Stripes are a classic pattern which appear in almost every era of dress. Some fashion historians have claimed that they are most common and fashionable in eras where there has been upheaval and unrest, and there is a general desire for order and simplicity. My life certainly feels very busy and chaotic at the moment (in a good way), and this week’s striped frock, in a cool and relaxing blue and white colour scheme, just jumped out at me as the right pick for rate the dress. Maybe there is something in the claim!
Last week: an 1890s wedding dress is muted purple with cream and mouse-brown
Everyone loves a bride, but not everyone loves a wedding dress…
Most of you felt there was a lot that was positive to say about the dress as a picture of restrained elegance and practicality. But there was also something not-quite-right about the trim, whether it was an unappealing resemblance to wasps nests, or the suspicion that it was a later add-on that wasn’t up to the general sewing and design standards of the original dress.
The Total: 7.9 out of 10
We’re dropping just a few points each week…
This week: an 1860s day dress (part of a robe a transformation) in blue and white stripes.
This dress, from the collection of Les Arts Decoratifs, is a robe Ã transformation: a dress with multiple bodices, or alterable bodices, which allows it to be suitable for wearing at different times of day, or at a range of different events. Unfortunately there are no images of the other bodice to this dress available online, so we are rating the day bodice only:
Both bodice and skirt are made from a thin, lightweight (probably cotton, judging by how visible the hem is) fabric, in a rather bold blue and white stripe.
The stripe of the fabric is used to create visual interest and additional patterning, with a V drawing they eye up the back peplum to the curved back bodice panels which flow up the back like wing lines. The same Vs are repeated on the front of the peplum, drawing the eye to the bust darts. On the skirt the stripes show the exact grain of each skirt panel.
The stripes and the overall design play tricks with your eye, and your mind. From one angle the dress is almost clownishly playful, from another quite severe and restrained. Is it full of little design details, or austere in its simplicity?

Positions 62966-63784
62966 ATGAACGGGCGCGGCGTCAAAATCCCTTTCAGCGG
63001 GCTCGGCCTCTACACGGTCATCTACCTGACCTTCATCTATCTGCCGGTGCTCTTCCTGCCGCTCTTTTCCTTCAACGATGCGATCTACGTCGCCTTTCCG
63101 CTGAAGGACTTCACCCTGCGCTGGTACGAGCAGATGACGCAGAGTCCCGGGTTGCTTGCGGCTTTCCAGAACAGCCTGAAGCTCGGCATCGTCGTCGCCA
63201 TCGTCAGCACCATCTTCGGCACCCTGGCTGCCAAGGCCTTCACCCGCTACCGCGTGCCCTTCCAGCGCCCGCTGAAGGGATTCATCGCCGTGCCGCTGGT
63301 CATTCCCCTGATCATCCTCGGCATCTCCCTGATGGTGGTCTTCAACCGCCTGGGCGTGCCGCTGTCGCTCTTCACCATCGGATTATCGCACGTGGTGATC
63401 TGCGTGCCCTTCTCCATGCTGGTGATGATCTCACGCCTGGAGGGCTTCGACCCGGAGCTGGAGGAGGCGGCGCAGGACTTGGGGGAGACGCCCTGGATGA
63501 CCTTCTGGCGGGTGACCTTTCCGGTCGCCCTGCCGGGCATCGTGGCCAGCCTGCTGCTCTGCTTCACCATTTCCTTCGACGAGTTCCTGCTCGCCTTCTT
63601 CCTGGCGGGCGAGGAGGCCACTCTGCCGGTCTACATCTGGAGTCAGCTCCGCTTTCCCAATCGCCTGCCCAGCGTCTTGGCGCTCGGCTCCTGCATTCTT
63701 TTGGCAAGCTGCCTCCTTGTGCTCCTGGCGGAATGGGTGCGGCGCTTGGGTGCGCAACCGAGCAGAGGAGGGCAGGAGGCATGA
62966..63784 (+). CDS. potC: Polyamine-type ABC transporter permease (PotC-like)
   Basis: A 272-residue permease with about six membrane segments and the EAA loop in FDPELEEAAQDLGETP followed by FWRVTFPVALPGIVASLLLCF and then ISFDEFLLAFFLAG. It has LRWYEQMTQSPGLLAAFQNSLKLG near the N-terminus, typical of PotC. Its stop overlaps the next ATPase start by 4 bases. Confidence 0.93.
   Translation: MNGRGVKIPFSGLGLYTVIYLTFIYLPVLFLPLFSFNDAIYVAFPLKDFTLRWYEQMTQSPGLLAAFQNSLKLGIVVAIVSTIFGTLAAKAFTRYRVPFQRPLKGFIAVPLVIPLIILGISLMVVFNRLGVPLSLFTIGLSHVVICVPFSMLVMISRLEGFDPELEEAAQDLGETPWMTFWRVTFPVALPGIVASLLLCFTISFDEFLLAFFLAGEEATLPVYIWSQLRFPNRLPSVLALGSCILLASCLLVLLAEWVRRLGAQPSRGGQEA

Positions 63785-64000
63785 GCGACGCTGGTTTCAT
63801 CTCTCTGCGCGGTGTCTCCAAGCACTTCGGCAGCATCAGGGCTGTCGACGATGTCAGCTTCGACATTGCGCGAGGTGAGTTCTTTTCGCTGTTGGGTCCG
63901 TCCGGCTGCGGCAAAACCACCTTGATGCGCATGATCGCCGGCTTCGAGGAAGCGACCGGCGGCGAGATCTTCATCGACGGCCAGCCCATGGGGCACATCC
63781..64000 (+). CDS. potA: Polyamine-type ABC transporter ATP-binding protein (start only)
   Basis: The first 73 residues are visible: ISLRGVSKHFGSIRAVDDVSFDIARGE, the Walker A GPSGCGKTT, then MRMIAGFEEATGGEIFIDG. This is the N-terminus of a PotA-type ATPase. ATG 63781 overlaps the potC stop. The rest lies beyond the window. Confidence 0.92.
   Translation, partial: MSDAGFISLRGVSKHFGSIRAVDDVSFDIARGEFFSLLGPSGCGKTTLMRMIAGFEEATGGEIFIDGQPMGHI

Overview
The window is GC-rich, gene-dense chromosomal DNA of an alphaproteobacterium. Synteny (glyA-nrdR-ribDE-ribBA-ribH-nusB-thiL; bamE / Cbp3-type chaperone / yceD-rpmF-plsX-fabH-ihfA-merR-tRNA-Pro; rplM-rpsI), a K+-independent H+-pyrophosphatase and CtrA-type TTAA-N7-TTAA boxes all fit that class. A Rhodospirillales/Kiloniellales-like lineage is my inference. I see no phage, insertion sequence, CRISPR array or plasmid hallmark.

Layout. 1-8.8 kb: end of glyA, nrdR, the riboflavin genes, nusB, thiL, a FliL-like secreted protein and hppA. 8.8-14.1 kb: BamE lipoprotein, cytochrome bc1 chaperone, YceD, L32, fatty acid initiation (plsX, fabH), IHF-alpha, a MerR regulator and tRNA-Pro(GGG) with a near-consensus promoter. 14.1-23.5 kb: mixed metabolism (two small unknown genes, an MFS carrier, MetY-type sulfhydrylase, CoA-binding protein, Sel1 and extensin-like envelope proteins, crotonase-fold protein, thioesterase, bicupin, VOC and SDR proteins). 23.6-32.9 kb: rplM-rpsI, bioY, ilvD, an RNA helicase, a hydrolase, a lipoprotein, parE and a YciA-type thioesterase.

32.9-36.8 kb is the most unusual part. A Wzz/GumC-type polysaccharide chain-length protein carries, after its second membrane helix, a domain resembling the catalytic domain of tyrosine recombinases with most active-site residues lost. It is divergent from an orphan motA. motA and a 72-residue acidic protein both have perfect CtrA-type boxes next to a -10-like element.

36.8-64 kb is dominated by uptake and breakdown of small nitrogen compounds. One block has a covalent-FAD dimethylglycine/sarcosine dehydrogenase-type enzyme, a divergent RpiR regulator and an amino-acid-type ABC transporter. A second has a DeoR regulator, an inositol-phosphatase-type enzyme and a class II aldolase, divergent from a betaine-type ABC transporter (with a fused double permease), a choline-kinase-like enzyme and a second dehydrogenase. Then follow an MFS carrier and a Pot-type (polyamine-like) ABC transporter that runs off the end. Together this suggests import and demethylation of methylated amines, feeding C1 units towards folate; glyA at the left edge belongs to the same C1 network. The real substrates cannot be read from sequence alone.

Rate the Dress on a Scale of 1 to 10
A reminder about rating — feel free to be critical if you don’t like a thing, but make sure that your comments aren’t actually insulting to those who do like a garment. Our different tastes are what make Rate the Dress so interesting. It’s no fun when a comment implies that anyone who doesn’t agree with it, or who would wear a garment, is totally lacking in taste.
(as usual, nothing more complicated than a .5. I also hugely appreciate it if you only do one rating, and set it on a line at the very end of your comment, so I can find it! And 0 is not on a scale of 1 to 10. Thanks in advance!)
Ooh, stripes! It’s mostly lovely, all that light blue and white – the skirt stripes are just a bit “busy” in the side view. And the emphasized color in the hem looks a bit strange from the front view.
The blue and white is pretty, and the oval hoop is one of my favorite silhouettes, though the stripes on the side of the skirt are awkward. It seems the perfect thing to wear to an outdoor event, with a straw hat.
It could use a more elaborate collar, and a (wider? can’t tell if that blue at the waist is one or not) matching belt, but otherwise I quite like this one. A very elegant choice for summer.
9 out of 10
It’s so pretty for spring! I have a couple problems with the skirt, however. First, the stripes meet very awkwardly at the side seams. Given how perfectly the bodice stripes were handled, this seems careless. Also, I would have lightly underlined the wide hem area so that the blue wasn’t so intense there.
I love this style; not sure about the stripes. 8.75 out of 10.
I’m learning to see; I love your page
I love this shape of crinoline-skirts, and blue and white stripes are right up my alley! The stripe matching on the bodice is lovely! All this being said, I’m not crazy about where the bodice and skirt join, or the trim.
I’ll give it an 8/10
All my favorite things: stripes, blue and white, chevron matching.
That dress is so damn smart. 9/10. Please would you address why skirts of this era had such deep hems.
These stripes read to my modern eye as very menswear-ish and I love the juxtaposition of that against a very feminine dress (even if it wasn’t the intention of the day). I wish there were a better image of the trim of the bodice.